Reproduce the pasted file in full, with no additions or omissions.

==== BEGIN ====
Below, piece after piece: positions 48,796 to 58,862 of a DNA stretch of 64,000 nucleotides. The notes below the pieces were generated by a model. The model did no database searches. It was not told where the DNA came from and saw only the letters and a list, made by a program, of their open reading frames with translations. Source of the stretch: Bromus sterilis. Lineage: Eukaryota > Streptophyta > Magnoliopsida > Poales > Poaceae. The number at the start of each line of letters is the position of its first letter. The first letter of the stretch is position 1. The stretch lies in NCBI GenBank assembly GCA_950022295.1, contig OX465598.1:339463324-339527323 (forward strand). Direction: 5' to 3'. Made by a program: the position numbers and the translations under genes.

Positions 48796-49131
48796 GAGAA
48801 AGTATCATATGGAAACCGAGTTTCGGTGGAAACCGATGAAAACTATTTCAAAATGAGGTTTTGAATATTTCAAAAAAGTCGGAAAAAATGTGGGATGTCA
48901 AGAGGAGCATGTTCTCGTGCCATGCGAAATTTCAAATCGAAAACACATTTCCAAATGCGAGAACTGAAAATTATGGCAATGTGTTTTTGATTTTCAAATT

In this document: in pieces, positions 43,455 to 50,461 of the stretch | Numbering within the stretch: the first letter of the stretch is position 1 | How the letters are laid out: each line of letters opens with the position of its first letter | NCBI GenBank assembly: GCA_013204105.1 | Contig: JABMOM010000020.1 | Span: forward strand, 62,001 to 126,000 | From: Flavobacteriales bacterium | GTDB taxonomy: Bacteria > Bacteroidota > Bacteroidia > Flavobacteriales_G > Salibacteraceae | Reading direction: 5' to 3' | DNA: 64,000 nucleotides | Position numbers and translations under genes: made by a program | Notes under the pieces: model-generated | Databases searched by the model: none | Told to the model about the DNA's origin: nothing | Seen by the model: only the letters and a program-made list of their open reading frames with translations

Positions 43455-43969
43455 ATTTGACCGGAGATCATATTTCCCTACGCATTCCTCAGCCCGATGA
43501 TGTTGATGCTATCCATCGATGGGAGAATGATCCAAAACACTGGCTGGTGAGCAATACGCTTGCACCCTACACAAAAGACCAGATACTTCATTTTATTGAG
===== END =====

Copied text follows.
Below, piece after piece: positions 48,796 to 58,862 of a DNA stretch of 64,000 nucleotides. The notes below the pieces were generated by a model. The model did no database searches. It was not told where the DNA came from and saw only the letters and a list, made by a program, of their open reading frames with translations. Source of the stretch: Bromus sterilis. Lineage: Eukaryota > Streptophyta > Magnoliopsida > Poales > Poaceae. The number at the start of each line of letters is the position of its first letter. The first letter of the stretch is position 1. The stretch lies in NCBI GenBank assembly GCA_950022295.1, contig OX465598.1:339463324-339527323 (forward strand). Direction: 5' to 3'. Made by a program: the position numbers and the translations under genes.

Positions 48796-49131
48796 GAGAA
48801 AGTATCATATGGAAACCGAGTTTCGGTGGAAACCGATGAAAACTATTTCAAAATGAGGTTTTGAATATTTCAAAAAAGTCGGAAAAAATGTGGGATGTCA
48901 AGAGGAGCATGTTCTCGTGCCATGCGAAATTTCAAATCGAAAACACATTTCCAAATGCGAGAACTGAAAATTATGGCAATGTGTTTTTGATTTTCAAATT

In this document: in pieces, positions 43,455 to 50,461 of the stretch | Numbering within the stretch: the first letter of the stretch is position 1 | How the letters are laid out: each line of letters opens with the position of its first letter | NCBI GenBank assembly: GCA_013204105.1 | Contig: JABMOM010000020.1 | Span: forward strand, 62,001 to 126,000 | From: Flavobacteriales bacterium | GTDB taxonomy: Bacteria > Bacteroidota > Bacteroidia > Flavobacteriales_G > Salibacteraceae | Reading direction: 5' to 3' | DNA: 64,000 nucleotides | Position numbers and translations under genes: made by a program | Notes under the pieces: model-generated | Databases searched by the model: none | Told to the model about the DNA's origin: nothing | Seen by the model: only the letters and a program-made list of their open reading frames with translations

Positions 43455-43969
43455 ATTTGACCGGAGATCATATTTCCCTACGCATTCCTCAGCCCGATGA
43501 TGTTGATGCTATCCATCGATGGGAGAATGATCCAAAACACTGGCTGGTGAGCAATACGCTTGCACCCTACACAAAAGACCAGATACTTCATTTTATTGAG